What has happened to the vibrant emerging economy that put the ‘B’ into BRICS? Once one of the fastest growing and most attractive of markets for overseas investors, full of promise and potential, Brazil seems now unable to host the Rio Olympics, combat the Zika virus or even to govern itself.
While the hype of the 2000s may have been overdone, and some of today’s gloom may be contrived, it has been quite a switchback – one of the most violent downturns in global economic history.
Of course the deepest recession in many decades has not been caused by the current political crisis, but it has not helped.
The temporary fix now secured – the appointment of an interim president to serve during the impeachment proceedings against President Rousseff, who has been suspended by the Senate – has done little to provide stability.
The uncertainty about Brazil’s future direction will probably drag on, another wasted opportunity to repair the economy and start to reduce the vast inequalities in wealth that have long scarred Brazilian society.
So the world must hope for the best from interim President Temer. For most of the past decade and a half, and especially during the Great Recession, the BRICs provided the bulk (and sometimes the sole part) of global economic growth. Often seen as more threat than opportunity, Brazil, Russia, India and China have, for different reasons, all stumbled in recent years, with only India now displaying anything like its former robustness.
Inflation, unemployment and broken public finances are the principal problems of Brazil, exacerbated by political instabilities and corruption but fundamentally the result of unbalanced growth and an over reliance eon natural resources – a sector, once booming, now stagnant or worse.
Thus some of the problems facing Brazil are beyond the control of any government. What they can begin to restore is faith in the nation’s public finances – though as the west has found balancing that with supporting growth is a difficult exercise.
As in the rest of the world, too, monetary policy can be used to underpin an economy facing strain as taxes rise, public spending is cut and deficits reduced. In Brazil’s case, a recent moderation in inflation provides some opportunity for the central bank to print money and cut interest rates.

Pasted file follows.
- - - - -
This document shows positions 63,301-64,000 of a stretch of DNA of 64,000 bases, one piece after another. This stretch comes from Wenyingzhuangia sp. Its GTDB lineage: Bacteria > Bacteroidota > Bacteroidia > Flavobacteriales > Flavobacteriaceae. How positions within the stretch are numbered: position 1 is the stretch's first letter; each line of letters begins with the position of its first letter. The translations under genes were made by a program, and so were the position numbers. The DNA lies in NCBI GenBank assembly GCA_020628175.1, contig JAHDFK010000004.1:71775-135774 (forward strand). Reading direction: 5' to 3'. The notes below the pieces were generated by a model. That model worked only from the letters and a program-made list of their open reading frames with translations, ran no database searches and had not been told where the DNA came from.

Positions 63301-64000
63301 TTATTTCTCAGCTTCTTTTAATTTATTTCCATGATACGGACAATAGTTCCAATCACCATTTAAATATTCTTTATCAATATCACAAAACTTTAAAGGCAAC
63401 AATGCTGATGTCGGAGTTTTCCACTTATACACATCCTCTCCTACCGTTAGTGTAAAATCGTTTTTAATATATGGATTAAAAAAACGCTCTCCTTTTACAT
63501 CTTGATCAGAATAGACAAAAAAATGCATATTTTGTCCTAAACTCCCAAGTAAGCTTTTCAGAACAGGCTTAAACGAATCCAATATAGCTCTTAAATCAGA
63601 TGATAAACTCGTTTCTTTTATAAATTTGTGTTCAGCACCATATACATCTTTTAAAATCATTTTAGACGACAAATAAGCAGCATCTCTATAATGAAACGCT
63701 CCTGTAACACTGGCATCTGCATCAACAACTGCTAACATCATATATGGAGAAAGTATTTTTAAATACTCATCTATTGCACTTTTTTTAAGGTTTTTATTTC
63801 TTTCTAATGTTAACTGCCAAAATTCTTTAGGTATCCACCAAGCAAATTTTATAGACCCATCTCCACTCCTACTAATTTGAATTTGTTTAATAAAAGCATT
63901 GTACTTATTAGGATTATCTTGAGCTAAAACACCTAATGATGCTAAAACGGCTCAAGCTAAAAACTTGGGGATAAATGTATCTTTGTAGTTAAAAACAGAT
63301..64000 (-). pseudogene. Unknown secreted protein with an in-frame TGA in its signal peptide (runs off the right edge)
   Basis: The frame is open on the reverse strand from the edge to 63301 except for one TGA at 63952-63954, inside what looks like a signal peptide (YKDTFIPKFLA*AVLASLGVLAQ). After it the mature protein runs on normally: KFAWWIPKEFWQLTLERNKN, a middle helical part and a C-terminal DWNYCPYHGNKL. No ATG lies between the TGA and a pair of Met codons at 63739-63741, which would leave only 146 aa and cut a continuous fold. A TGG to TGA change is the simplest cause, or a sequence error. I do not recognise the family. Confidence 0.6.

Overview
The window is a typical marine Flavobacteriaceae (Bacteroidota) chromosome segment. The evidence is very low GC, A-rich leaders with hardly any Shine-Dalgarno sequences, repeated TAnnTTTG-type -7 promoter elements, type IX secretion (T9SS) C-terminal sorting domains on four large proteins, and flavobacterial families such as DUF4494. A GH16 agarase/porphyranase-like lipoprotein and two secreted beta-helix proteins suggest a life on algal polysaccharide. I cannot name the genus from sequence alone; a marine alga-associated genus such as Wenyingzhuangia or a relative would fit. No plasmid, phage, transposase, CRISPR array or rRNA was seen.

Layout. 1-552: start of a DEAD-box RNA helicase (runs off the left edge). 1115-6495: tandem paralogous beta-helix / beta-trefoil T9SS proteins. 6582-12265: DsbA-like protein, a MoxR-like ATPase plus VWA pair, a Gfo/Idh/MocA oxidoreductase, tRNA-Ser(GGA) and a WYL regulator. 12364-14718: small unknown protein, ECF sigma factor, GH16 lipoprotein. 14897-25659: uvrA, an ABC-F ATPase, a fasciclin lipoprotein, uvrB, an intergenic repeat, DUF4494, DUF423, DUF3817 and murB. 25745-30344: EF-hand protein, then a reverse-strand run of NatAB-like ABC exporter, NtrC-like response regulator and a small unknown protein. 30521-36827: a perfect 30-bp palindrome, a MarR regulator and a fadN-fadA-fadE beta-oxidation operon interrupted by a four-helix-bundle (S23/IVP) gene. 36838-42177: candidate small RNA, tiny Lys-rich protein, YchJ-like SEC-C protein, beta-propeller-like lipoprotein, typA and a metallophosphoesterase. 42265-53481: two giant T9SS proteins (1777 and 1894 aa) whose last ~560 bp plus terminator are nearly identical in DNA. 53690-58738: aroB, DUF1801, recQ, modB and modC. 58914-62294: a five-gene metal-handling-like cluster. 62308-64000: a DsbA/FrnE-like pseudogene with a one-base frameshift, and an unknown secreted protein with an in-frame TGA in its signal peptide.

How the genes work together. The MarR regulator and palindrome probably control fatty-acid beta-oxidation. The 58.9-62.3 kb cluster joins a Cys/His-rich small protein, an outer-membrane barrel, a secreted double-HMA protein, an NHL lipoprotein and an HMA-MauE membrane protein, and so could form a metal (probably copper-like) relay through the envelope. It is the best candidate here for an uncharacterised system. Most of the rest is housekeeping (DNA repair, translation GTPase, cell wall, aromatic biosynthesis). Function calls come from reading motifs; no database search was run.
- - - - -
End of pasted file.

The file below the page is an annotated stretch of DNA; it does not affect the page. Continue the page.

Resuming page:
President Temer has made his priorities clear: a George Osborne style assault on public spending, especially on social security. He may not get his way. The majority of public spending in Brazil is protected by law and can only be amended by Congress, which virtually guarantees stasis.
Civil unrest in the middle of a symbolically important Summer Olympics is more likely than a serious attempt to deal with Brazil’s public debt. Perhaps that is not all bad, though, given that cuts to welfare spending would probably create even more serious unrest.
More than anything, President Temer needs luck and the support of a people who at least appreciate the scale of the changes facing their nation. Luck would take the form of rising commodity prices, of which there have been some signs, and a revived world economy, of which the signs have been scant.
A healthier external environment would give the new government the headroom to start pushing reforms in labour, liberalising markets generally and easing trade barriers.
Yet such changes can only be achieved with the consent of a confused and belligerent people who still support president Youseff and yearn for a return to the days of President Lula, now accused of obstructing an investigation into corruption at the Petrobras oil giant.
In echoes of Peronism, these two figures are actively appealing direct to the Brazilian people and against the will of parliament and the rule of law – a dangerous game in a country where democracy was only restored 30 years ago.
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